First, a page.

Culinary Specialists (CS) receive extensive training in culinary arts, and other areas within the hospitality industry. This CS rating is responsible for all aspects of the dining (shipboard mess decks) and shore duty living areas. Culinary Specialists work in the “heart of the ship,” and are vital in maintaining high crew morale on ships, construction battalions and every shore base.
- Menu management and ordering the quantities and types of food items necessary for quantity food preparation.
- Operating kitchen and dining facilities.
- Maintaining subsistence inventories using storeroom management procedures.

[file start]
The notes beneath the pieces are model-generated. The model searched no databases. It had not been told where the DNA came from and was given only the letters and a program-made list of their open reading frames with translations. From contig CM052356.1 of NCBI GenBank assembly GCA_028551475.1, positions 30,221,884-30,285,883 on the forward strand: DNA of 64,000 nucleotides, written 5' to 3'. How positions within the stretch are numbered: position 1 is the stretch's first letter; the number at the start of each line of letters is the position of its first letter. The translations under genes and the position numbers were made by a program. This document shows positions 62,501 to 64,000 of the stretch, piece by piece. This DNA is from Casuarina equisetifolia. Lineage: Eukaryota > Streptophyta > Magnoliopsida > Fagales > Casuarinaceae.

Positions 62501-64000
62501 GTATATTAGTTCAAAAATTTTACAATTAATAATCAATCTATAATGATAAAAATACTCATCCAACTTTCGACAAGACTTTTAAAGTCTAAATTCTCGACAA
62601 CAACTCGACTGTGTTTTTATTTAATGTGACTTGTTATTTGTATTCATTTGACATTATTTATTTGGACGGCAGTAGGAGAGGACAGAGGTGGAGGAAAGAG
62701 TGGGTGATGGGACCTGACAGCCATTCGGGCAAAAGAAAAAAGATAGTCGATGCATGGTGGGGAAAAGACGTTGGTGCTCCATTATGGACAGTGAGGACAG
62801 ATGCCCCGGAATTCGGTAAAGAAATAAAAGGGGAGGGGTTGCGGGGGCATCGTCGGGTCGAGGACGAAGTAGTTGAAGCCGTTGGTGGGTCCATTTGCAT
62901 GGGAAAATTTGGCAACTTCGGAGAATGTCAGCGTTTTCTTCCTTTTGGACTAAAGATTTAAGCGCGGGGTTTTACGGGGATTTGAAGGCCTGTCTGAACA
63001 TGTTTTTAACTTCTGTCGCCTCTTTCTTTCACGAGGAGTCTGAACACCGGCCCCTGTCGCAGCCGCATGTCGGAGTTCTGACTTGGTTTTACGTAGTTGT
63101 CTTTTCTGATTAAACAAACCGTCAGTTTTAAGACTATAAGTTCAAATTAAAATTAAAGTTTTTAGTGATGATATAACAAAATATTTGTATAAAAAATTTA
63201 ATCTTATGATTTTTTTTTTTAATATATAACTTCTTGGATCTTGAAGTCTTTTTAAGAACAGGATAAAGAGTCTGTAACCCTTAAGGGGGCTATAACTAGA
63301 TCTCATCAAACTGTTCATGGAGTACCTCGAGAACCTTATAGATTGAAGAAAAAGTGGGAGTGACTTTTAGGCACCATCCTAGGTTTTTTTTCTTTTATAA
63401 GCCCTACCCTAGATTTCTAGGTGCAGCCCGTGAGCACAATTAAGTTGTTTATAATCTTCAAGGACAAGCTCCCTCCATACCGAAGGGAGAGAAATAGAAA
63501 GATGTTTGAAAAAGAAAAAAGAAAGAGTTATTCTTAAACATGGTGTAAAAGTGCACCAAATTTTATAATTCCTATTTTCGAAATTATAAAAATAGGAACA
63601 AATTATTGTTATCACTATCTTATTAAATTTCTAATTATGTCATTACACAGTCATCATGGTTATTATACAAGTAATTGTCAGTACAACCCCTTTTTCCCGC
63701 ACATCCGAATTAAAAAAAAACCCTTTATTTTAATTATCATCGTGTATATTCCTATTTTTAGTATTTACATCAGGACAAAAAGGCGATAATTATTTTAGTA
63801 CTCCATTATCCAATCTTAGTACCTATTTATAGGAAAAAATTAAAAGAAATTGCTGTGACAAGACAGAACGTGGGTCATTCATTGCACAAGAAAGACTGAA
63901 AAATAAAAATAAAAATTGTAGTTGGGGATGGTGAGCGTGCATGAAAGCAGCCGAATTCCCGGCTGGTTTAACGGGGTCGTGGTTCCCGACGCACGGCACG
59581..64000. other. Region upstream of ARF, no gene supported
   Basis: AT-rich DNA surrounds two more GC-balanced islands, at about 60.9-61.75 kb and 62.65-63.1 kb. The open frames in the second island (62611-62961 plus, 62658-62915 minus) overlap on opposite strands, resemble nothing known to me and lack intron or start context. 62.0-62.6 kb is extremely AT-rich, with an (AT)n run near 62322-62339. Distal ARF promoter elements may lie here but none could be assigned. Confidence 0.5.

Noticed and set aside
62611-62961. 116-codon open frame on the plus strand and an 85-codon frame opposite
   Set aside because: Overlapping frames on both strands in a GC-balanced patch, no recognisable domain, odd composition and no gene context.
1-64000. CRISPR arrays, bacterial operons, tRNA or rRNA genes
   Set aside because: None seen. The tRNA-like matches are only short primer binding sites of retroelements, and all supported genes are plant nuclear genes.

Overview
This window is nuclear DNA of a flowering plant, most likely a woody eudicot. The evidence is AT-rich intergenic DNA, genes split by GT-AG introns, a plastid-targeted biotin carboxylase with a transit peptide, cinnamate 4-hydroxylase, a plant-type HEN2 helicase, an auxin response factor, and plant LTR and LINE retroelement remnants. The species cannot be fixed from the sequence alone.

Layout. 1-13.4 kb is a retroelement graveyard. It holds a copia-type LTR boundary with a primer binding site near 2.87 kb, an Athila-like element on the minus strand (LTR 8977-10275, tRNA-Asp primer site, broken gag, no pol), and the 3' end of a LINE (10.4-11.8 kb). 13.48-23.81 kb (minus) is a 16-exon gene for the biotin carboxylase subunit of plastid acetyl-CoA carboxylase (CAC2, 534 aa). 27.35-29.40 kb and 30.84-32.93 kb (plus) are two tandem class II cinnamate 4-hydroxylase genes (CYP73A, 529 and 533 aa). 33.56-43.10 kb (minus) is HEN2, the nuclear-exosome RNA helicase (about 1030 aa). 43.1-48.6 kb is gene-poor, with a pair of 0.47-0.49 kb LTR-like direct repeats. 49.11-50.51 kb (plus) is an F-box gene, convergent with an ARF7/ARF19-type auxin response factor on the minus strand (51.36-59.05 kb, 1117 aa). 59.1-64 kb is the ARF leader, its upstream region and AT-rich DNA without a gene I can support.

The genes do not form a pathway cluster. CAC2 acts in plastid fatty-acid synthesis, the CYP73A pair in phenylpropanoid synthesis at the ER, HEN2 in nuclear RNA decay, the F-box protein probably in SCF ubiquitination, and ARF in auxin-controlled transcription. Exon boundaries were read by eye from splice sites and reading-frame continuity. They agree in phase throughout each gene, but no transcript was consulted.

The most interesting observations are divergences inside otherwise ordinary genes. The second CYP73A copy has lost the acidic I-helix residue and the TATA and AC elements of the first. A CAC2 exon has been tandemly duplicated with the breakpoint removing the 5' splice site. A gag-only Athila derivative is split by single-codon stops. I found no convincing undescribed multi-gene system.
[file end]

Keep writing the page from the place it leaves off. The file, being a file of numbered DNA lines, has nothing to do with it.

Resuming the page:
- Culinary Specialists work in kitchen, dining areas, bachelor quarters, living quarters and food service storerooms aboard ships, shore bases, construction battalions, and designated aircraft. The work is physical, creative and mentally challenging; in which one has to be flexible and versatile in their daily duties.
After “A” School, Culinary Specialists are assigned to deploying units or shore stations in the United States and/or overseas. During a 20-year career in the Navy, CS’s spend approximately 60 percent of their time assigned to fleet units and 40 percent to shore stations.
Apprenticeships are highly valued for ship work and below are the current USMAP apprenticeship trades that are currently offered for the Culinary Specialist rating:
- Baker (Bake Products)
- Cook (Any Industry)